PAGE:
UK, 1965, pop rock

The BeatlesHelp!: As everyone knows, the history of the band is a story of two halves, and this album is the transition. We have the Fab Four, known to the world as these zany, lovable lads, turning from their clean-cut image to marijuana. And I mean a lot of it. They smoked constantly during the making of Help!. This transitional phase is the map of the Beatles’ future, marked out not only by a newfound emotional maturity but also a polarization between Lennon and McCartney. The record companies could smell the death of Beatlemania, and producers sensed the end, too. They all wanted more material, wanted to cash in one last time. “Ticket to Ride” spent only a week at the top of the charts, a stunning blow to the Beatlemania machine. The old times were finished, and this shift was ushered in by the arrival of the band’s first drug album, Dylan having introduced the lads to weed the year previous, and Lennon and Harrison having experimented with LSD, having obtained some from George’s dentist.

So what are the positive and negative influences of drugs on Help!? On the upside, the band recorded some of their best tracks, the drugs audibly freeing them from the restraints of contemporary pop music. They explore new sounds, therefore, and new emotional depths, like “You’ve Got to Hide Your Love Away”, an exploration of the dark corners of the Beatles’ psyche. “Ticket to Ride” is certainly an emotional ride, too, full of confusion and ambivalence. On the downside, there’s a clear lack of quality control, most likely caused by too much smoking. Pleasant songs like “Another Girl”, “Tell Me What You See”, and “It’s Only Love” (a track Lennon despised, though the first steps toward sitar use can be heard here), are, at the end of the day, merely filler. Some pretty trite lyrics, too, as well as some lackluster songs that made the cut; “Act Naturally”, “Dizzy Miss Lizzy”, and “You Like Me Too Much”.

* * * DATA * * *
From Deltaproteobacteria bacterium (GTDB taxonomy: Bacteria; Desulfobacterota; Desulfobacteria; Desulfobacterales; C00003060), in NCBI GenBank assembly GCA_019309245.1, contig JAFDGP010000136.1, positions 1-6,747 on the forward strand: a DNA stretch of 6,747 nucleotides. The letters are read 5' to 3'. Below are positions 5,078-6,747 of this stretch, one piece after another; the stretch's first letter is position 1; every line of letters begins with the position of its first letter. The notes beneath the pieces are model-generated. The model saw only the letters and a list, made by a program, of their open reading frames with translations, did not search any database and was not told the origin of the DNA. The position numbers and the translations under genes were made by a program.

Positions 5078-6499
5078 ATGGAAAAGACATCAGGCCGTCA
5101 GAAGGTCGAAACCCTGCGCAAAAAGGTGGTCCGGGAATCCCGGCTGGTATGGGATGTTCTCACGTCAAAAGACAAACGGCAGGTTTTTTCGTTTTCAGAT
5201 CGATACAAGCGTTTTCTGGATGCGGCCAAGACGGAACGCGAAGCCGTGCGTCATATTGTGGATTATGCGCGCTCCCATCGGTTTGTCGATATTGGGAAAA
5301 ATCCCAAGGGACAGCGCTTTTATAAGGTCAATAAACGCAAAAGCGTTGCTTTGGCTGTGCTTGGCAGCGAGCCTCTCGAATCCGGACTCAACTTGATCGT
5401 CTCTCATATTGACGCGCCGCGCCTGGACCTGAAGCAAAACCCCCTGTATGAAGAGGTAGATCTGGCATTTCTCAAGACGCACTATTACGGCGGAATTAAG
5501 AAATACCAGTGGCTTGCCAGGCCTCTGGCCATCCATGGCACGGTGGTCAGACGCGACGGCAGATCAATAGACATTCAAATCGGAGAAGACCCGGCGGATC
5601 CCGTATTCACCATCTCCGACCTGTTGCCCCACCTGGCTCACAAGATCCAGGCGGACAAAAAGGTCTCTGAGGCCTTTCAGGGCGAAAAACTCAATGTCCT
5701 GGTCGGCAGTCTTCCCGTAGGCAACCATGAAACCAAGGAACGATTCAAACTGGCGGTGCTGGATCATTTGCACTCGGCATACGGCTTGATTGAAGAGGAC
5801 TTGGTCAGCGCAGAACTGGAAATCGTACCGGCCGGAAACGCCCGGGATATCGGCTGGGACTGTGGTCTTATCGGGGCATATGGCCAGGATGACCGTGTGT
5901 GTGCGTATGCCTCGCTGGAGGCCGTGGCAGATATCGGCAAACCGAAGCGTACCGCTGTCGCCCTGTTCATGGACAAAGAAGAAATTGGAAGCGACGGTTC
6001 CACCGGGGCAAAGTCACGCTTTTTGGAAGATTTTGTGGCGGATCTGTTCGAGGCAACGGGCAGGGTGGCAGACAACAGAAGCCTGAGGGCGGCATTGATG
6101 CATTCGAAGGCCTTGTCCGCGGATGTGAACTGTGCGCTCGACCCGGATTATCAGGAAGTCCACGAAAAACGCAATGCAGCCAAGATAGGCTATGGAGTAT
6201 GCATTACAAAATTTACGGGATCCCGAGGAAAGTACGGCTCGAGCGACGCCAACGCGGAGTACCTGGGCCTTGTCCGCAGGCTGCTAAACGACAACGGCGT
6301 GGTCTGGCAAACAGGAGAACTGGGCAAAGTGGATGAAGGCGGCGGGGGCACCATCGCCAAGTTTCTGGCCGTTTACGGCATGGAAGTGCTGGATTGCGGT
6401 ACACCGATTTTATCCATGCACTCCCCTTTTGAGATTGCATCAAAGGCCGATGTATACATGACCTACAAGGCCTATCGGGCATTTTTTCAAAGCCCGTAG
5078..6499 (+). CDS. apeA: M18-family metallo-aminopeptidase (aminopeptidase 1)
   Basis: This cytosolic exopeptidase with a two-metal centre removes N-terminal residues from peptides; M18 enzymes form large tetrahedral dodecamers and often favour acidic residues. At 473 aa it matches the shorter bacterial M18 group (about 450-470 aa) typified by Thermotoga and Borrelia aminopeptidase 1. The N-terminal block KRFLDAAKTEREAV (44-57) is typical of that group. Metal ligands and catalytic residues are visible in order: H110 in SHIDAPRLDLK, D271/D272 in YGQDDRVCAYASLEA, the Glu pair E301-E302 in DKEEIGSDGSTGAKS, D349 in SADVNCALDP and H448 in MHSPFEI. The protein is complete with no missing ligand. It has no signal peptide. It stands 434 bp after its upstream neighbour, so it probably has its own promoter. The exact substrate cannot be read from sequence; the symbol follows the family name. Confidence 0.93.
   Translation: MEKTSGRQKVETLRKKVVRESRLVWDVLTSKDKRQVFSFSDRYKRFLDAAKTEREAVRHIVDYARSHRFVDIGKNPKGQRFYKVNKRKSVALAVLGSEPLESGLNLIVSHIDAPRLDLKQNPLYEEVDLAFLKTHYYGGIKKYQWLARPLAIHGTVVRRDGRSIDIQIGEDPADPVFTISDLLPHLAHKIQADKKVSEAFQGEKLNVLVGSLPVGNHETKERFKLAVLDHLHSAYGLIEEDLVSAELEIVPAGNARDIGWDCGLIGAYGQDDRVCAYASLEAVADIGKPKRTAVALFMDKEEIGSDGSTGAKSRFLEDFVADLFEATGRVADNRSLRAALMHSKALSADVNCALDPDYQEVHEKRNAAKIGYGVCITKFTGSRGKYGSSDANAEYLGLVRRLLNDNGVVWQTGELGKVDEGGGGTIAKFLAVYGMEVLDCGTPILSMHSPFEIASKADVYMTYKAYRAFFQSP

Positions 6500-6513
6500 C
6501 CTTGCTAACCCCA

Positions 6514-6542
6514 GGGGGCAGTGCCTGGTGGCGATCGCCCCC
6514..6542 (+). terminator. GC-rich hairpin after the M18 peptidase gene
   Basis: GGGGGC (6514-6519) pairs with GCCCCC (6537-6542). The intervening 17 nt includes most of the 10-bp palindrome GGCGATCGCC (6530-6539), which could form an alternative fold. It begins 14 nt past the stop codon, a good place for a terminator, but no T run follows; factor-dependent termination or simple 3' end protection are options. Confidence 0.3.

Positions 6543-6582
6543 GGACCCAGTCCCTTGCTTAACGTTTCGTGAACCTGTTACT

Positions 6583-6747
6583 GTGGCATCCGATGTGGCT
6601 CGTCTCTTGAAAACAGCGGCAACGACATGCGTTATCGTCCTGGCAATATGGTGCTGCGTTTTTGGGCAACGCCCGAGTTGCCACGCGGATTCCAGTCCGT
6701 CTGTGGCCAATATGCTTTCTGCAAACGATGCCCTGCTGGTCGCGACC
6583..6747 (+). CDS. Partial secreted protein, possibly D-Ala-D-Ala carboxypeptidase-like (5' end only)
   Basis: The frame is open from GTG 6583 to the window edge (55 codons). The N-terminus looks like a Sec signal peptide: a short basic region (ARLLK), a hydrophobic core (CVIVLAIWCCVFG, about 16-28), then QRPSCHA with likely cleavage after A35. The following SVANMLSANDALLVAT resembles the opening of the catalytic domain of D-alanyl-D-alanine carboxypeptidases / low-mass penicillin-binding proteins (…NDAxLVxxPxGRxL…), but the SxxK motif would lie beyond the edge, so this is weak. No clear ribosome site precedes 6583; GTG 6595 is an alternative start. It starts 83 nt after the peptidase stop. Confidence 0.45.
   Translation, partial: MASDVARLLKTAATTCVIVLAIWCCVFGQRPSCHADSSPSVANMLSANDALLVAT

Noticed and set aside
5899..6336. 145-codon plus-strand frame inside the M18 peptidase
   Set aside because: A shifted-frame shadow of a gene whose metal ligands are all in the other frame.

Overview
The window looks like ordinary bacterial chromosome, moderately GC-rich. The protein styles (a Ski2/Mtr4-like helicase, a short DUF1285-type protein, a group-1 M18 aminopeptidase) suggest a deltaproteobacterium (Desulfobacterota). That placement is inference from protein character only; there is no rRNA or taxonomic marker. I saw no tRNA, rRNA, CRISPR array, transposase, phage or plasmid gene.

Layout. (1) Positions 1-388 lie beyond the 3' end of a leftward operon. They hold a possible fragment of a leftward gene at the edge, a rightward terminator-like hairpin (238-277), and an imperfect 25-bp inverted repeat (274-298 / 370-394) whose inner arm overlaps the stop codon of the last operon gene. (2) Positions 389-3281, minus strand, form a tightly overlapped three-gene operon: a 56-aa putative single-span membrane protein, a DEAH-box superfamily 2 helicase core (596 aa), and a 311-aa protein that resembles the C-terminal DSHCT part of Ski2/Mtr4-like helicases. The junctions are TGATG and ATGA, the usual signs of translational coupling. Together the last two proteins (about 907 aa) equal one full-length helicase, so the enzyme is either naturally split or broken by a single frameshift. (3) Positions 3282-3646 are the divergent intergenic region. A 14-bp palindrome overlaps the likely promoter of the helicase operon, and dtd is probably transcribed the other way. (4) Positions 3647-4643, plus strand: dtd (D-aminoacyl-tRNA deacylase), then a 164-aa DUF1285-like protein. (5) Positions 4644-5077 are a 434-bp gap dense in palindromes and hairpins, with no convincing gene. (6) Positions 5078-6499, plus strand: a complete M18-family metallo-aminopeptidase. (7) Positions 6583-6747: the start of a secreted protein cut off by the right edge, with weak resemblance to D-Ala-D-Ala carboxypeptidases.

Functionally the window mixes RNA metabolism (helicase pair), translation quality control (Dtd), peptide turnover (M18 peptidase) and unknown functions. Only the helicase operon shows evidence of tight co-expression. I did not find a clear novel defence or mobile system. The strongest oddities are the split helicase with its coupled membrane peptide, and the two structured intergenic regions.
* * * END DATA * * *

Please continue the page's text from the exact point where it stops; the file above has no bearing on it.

The two pivotal tracks of the album come one each, from Lennon and McCartney, and here is planted the seed of a bitter rivalry. John gives us the title track as he emerges from behind the standard love-song metaphors. The song focuses on an overwhelming feeling of desperation, made attractive through a finely-wrought melody, complex harmonies, and Harrison’s fun descending guitar lines. Paul’s track is, of course, “Yesterday”, a song deeply ingrained in pop culture psyche. McCartney had it in his psyche, too, before he ever wrote it, because he says he dreamed the melody. And what a melody it is—it has over 1600 cover versions, the most recorded song in pop music history. McCartney was used to writing hit songs quickly, but he spend a year and a half on “Yesterday”, and he recorded it by himself, a first for a Beatle. Following in the trend of spreading their musical wings, “Yesterday” uses a string quartet, taking chances with non-traditional instruments for pop music. This song divided Lennon and McCartney. Contractually, Lennon is also listed as the songwriter, but he admitted and feared that he would never write a song this popular.

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